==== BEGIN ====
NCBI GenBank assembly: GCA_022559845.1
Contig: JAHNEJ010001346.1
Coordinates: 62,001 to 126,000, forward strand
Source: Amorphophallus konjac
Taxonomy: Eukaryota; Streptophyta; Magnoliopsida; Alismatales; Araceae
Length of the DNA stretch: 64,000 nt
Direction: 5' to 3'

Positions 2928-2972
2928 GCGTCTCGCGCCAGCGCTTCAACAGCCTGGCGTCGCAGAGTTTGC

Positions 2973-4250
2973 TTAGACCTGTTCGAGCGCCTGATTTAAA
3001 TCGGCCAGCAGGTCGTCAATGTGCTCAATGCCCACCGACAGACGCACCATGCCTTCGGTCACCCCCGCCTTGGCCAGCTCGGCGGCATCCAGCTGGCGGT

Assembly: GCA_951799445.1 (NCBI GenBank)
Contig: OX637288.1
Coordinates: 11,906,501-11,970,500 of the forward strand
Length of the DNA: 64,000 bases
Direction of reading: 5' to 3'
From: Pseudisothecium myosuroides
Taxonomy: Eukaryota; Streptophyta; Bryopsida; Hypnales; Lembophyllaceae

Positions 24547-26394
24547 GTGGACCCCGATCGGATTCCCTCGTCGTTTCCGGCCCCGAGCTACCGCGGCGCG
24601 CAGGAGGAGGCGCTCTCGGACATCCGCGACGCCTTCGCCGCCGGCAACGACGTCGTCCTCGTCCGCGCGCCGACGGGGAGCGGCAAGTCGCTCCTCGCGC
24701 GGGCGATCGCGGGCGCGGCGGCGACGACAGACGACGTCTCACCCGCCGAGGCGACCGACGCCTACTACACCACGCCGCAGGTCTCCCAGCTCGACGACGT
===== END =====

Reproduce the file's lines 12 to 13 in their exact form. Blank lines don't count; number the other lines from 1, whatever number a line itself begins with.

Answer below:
3001 TCGGCCAGCAGGTCGTCAATGTGCTCAATGCCCACCGACAGACGCACCATGCCTTCGGTCACCCCCGCCTTGGCCAGCTCGGCGGCATCCAGCTGGCGGT

Assembly: GCA_951799445.1 (NCBI GenBank)